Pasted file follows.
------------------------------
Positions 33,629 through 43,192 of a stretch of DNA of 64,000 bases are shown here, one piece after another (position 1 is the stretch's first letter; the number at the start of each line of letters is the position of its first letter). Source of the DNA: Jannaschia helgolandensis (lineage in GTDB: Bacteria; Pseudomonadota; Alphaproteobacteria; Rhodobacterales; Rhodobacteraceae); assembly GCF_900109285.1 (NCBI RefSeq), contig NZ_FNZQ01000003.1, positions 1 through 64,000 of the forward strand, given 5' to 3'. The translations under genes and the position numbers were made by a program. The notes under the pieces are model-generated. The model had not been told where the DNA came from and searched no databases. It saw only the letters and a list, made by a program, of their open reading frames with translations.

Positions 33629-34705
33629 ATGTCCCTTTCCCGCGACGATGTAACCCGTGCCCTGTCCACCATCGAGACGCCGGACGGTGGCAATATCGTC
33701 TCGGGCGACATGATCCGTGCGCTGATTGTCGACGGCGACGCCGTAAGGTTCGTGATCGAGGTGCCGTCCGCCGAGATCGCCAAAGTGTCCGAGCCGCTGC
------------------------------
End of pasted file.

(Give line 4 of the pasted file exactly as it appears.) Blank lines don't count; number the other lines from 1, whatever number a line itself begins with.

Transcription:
33701 TCGGGCGACATGATCCGTGCGCTGATTGTCGACGGCGACGCCGTAAGGTTCGTGATCGAGGTGCCGTCCGCCGAGATCGCCAAAGTGTCCGAGCCGCTGC